Research Fellow in Seismology

University of Leeds - School of Earth and Environment

Location: Leeds - Main Campus

Faculty/Service: Faculty of Environment

Category: Research

Grade: Grade 7

Salary: £32,548 to £38,833 p.a. Please note that due to funding limitations an appointment is unlikely to be made above £35,550

Contract Type: Fixed Term (3 years due to external funding)

Are you an ambitious researcher looking for your next challenge? Do you have a background in seismology? Do you want to further your career in one of the UK’s leading research intensive Universities?

Based in the Institute of Geophysics and Tectonics (IGT), you will contribute to a Natural Environment Research Council (NERC) funded project which aims to better understand the uncertainty in earthquake locations and magnitudes in local and regional settings. Joining a group of researchers using seismic methods to understand Earth processes you will work closely with Dr Andy Nowacki in Leeds in collaboration with Professor Andrew Curtis in Edinburgh and Dr Brian Baptie at the British Geological Survey. As part of the Edinburgh Interferometry Project (EIP), a consortium of researchers and industry partners researching ways to improve the imaging and monitoring of the Earth’s subsurface, you will have the opportunity to visit both EIP and the BGS in Edinburgh in addition to engaging with project partners including the Oil and Gas Authority, INGV, Italy, and the EIP industrial sponsors.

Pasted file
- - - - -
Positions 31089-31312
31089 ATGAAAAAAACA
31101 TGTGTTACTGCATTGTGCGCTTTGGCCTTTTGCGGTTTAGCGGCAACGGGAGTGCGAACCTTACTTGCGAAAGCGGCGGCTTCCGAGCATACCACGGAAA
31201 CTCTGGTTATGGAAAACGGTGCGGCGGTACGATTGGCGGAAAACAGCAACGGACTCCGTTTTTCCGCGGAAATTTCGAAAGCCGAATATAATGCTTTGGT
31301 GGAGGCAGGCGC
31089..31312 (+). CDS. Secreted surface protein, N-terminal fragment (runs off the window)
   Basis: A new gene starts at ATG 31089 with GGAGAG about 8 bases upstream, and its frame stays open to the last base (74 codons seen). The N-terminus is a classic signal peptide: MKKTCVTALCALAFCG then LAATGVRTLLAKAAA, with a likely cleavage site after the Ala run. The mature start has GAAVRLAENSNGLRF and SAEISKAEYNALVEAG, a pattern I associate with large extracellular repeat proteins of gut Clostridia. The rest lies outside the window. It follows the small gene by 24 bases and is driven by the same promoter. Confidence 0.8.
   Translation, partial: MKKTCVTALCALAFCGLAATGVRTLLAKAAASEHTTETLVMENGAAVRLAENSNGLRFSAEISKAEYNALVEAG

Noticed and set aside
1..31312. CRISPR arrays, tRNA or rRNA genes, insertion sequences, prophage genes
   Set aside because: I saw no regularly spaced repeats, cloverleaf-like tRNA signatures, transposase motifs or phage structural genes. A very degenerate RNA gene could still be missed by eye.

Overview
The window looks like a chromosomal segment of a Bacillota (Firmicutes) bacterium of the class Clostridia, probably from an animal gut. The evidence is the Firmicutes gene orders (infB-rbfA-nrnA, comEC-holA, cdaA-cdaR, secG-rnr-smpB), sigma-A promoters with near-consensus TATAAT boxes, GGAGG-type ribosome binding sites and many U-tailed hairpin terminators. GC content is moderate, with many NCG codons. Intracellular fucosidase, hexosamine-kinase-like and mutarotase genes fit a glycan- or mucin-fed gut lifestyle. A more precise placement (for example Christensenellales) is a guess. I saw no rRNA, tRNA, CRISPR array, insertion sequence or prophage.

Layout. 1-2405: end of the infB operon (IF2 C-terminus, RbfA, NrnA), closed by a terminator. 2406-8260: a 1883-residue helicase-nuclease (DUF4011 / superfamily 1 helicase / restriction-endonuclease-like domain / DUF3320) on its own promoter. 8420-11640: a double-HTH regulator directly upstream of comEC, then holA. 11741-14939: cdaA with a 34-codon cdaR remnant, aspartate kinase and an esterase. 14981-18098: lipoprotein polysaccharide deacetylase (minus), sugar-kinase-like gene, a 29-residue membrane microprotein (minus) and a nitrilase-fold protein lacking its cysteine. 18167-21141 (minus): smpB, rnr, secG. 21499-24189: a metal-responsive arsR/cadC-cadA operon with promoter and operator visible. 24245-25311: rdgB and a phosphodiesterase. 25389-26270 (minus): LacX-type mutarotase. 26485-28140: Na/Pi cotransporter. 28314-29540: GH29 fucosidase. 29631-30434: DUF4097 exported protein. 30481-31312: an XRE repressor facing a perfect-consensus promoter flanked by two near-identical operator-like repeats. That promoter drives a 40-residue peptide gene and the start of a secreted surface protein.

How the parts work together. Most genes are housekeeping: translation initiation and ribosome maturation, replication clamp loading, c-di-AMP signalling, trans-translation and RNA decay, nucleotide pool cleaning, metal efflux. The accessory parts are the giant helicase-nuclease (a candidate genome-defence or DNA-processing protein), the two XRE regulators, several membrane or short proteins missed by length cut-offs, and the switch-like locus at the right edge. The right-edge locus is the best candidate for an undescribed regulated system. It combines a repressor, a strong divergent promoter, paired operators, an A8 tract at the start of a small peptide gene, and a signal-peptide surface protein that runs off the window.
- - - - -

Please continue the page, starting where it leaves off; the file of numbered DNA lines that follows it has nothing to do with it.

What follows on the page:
Specifically you will extend existing Monte Carlo methods to jointly locate earthquakes, estimate their magnitudes, and map the subsurface seismic velocity structure whilst for the first time determining the fully covariant uncertainties between these important quantities. You will then apply the method to datasets including the aftershock sequence from the 2016 M6.0 Amatrice, Italy event and mine collapse earthquakes from New Ollerton, Nottinghamshire, imaging the seismicity and subsurface velocity here and elsewhere. You will then use your new models to test how traditional magnitude calculations may be susceptible to unknown uncertainties. An improved understanding of magnitude and location uncertainty will help us build testable models of Earth structure and monitor industrial activity more robustly.

With a PhD (or close to completion) in geophysics, physics or earth sciences, or a closely allied discipline, you will also have extensive experience with scientific programming and software development. Experience in locating local seismicity and with local seismic tomography is desirable.

To explore the post further or for any queries you may have, please contact:

Dr Andy Nowacki, Leverhulme Early Career Fellow, Tel: +44 (0)113 343 9630, email: A.Nowacki@leeds.ac.uk

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